Sanitation had been greatly improved. Slums were cleared and new, healthy housing for the poor had been built in many cities.

The middle class expanded and, with it, the commercial and residential areas of towns. University colleges, schools, churches, libraries and museums sprang up all over the country.

Above all, the capital city — London — became a showpiece of modernity, with a building boom that included the Palace of Westminster, the Albert Hall, the Law Courts, St Pancras Station and the Natural History Museum, all of which remain beacons not just of the Victorian age, but of our nation, recognisable around the world.

But in 1840 the prospect of such advances appeared impossible in an unhappy, poor, fractious country.

A worldwide slump in trade put mills, mines and factories on short time. Many people were laid off, and in the summer of 1842 matters were so bad, with even the workhouses running out of resources, that riots began and the militia was called out.

The Victorians' vision helped transform Britain from a fundamentally medieval country when Queen Victoria came to the throne in 1837 to a startlingly modern one within just four or five decades

The Victorians' vision helped transform Britain from a fundamentally medieval country when Queen Victoria came to the throne in 1837 to a startlingly modern one within just four or five decades

Yet the country was turned around within a couple of decades. In what is a lesson for today, this had little to do with state intervention, and much to do with the energy, intelligence and determination of the people.

All government did was to enable entrepreneurs, businessmen, visionaries and philanthropists to transform the country.

A collection of brilliant individuals, usually motivated by little more than the desire to make things better, were allowed to get on with building a more prosperous and more equal future.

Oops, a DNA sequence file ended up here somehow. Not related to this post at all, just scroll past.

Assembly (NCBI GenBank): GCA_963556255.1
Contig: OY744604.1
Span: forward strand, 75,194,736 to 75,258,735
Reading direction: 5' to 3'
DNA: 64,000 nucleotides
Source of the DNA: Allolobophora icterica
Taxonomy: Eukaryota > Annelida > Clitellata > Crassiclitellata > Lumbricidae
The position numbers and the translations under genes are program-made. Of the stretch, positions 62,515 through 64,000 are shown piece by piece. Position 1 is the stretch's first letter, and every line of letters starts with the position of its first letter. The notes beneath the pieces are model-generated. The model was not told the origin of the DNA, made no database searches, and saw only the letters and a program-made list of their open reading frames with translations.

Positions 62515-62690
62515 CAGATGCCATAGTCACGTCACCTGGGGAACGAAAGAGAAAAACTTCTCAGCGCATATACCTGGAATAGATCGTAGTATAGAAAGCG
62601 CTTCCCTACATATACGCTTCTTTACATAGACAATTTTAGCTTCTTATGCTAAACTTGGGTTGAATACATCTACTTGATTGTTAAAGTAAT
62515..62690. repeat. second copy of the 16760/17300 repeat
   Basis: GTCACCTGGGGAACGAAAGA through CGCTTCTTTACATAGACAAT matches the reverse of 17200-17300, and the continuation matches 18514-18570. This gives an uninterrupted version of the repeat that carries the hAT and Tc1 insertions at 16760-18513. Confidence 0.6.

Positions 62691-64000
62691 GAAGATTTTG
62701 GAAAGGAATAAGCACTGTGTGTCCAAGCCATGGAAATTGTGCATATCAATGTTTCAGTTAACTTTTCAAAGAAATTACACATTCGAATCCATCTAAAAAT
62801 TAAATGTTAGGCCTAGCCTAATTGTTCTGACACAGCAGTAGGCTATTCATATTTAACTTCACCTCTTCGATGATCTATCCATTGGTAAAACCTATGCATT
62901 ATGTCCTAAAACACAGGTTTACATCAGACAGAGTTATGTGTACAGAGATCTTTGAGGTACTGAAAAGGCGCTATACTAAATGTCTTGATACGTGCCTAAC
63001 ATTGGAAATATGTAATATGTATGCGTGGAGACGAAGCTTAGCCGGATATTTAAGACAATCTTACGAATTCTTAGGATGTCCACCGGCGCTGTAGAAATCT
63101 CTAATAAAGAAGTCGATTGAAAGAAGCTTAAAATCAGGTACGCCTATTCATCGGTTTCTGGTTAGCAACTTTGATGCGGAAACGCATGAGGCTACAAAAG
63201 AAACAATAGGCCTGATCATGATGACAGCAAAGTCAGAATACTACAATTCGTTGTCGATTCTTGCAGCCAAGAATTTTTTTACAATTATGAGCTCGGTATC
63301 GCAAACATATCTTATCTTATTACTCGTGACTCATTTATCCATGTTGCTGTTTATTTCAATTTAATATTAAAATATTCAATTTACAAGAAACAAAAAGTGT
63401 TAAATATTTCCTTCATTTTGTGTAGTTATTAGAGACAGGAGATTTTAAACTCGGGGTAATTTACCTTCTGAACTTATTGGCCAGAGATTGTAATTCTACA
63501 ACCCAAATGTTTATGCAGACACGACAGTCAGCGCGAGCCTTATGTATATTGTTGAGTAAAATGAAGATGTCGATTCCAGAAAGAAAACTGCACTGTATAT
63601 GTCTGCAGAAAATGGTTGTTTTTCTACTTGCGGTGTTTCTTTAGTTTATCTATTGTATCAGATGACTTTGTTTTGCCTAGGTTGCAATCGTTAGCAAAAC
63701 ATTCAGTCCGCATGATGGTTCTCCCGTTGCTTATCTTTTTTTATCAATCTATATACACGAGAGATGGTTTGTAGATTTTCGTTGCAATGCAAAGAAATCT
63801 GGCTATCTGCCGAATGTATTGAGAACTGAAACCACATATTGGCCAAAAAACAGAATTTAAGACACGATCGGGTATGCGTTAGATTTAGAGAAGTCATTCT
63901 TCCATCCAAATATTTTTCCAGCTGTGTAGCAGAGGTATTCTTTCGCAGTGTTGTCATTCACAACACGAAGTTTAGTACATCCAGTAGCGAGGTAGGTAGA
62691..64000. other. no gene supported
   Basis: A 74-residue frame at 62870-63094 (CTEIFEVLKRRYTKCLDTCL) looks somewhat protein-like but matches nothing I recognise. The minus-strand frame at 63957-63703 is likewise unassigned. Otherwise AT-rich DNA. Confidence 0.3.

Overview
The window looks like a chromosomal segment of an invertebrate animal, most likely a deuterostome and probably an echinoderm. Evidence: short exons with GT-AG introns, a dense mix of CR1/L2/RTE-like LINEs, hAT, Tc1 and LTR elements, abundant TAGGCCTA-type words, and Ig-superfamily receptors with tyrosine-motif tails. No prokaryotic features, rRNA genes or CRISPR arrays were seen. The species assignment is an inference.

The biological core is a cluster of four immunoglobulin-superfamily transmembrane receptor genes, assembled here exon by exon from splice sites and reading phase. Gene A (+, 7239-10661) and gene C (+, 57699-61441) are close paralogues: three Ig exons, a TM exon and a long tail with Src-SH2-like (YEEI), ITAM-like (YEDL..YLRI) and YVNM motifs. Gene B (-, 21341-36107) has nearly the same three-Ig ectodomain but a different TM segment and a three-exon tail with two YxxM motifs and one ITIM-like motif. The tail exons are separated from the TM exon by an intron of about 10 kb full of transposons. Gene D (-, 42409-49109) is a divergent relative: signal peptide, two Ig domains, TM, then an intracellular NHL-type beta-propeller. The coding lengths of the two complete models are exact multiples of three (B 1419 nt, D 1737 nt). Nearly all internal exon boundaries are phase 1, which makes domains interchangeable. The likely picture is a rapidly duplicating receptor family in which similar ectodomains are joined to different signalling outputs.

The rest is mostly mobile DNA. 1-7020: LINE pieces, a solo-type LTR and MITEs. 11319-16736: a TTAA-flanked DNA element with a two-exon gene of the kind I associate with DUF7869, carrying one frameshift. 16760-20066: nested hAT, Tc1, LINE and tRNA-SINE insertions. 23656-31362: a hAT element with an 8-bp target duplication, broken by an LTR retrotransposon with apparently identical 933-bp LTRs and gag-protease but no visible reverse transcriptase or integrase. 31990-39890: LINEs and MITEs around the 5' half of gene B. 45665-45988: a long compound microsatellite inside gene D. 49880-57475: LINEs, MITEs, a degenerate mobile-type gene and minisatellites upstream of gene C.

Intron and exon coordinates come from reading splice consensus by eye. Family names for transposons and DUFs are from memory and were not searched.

First, the Victorians took steps to free up trade and ease communications. To the outrage of the landowners whose party he led, Sir Robert Peel, the Tory Prime Minister from 1841 to 1846, cut import duties on corn, ostensibly to ensure cheaper food for the restive masses.

As a result, the idea of free trade caught on. And Britain’s mills and factories, combined with its world-beating merchant fleet, were perfectly positioned to capitalise on the export boom that this deregulation brought.

The wealth this made helped create a new, large middle class whose red-brick villas still adorn the suburbs of thousands of British towns and cities. But it also trickled down to the working class, who demanded better housing and education as they became less poor.

Those things, too, were enabled by the State, not provided by it.

William Gladstone’s government of 1868-74 ensured that a school place was available to every child up to the age of 12. Most of these schools were run by the Church of England, or other religious denominations and voluntary groups.

Attendance did not become compulsory for a further decade, and until 1892 parents were expected to pay a nominal fee — 3d or 4d a week, usually — for their children’s place. Although governments came, belatedly, to realise how vital the education of children was for the nation’s progress, both Liberal and Tory administrations firmly believed that it was the voluntary sector’s job, with support from the State, to provide it, rather than the State doing it directly.

In the mid-19th century cholera epidemics, such as we now associate with the Third World, were rife in British cities. One that occurred between 1848-49 killed 52,000 people. Until the 1850s nobody understood that the disease was waterborne, and so continued to pump sewage into water that would be drunk.

After the ‘Great Stink’ of 1858 — when in that year’s hot summer the Thames smelt so toxic that MPs regularly fled the Commons chamber with feelings of nausea — the Government supported London’s parishes in enabling a great network of sewers to be built by the engineer Joseph Bazalgette along the Embankment and through the West End and the City.

The Victorians were the first meritocrats, opening up opportunities to those with the brains and qualities to exploit them rather than them being awarded simply according to social status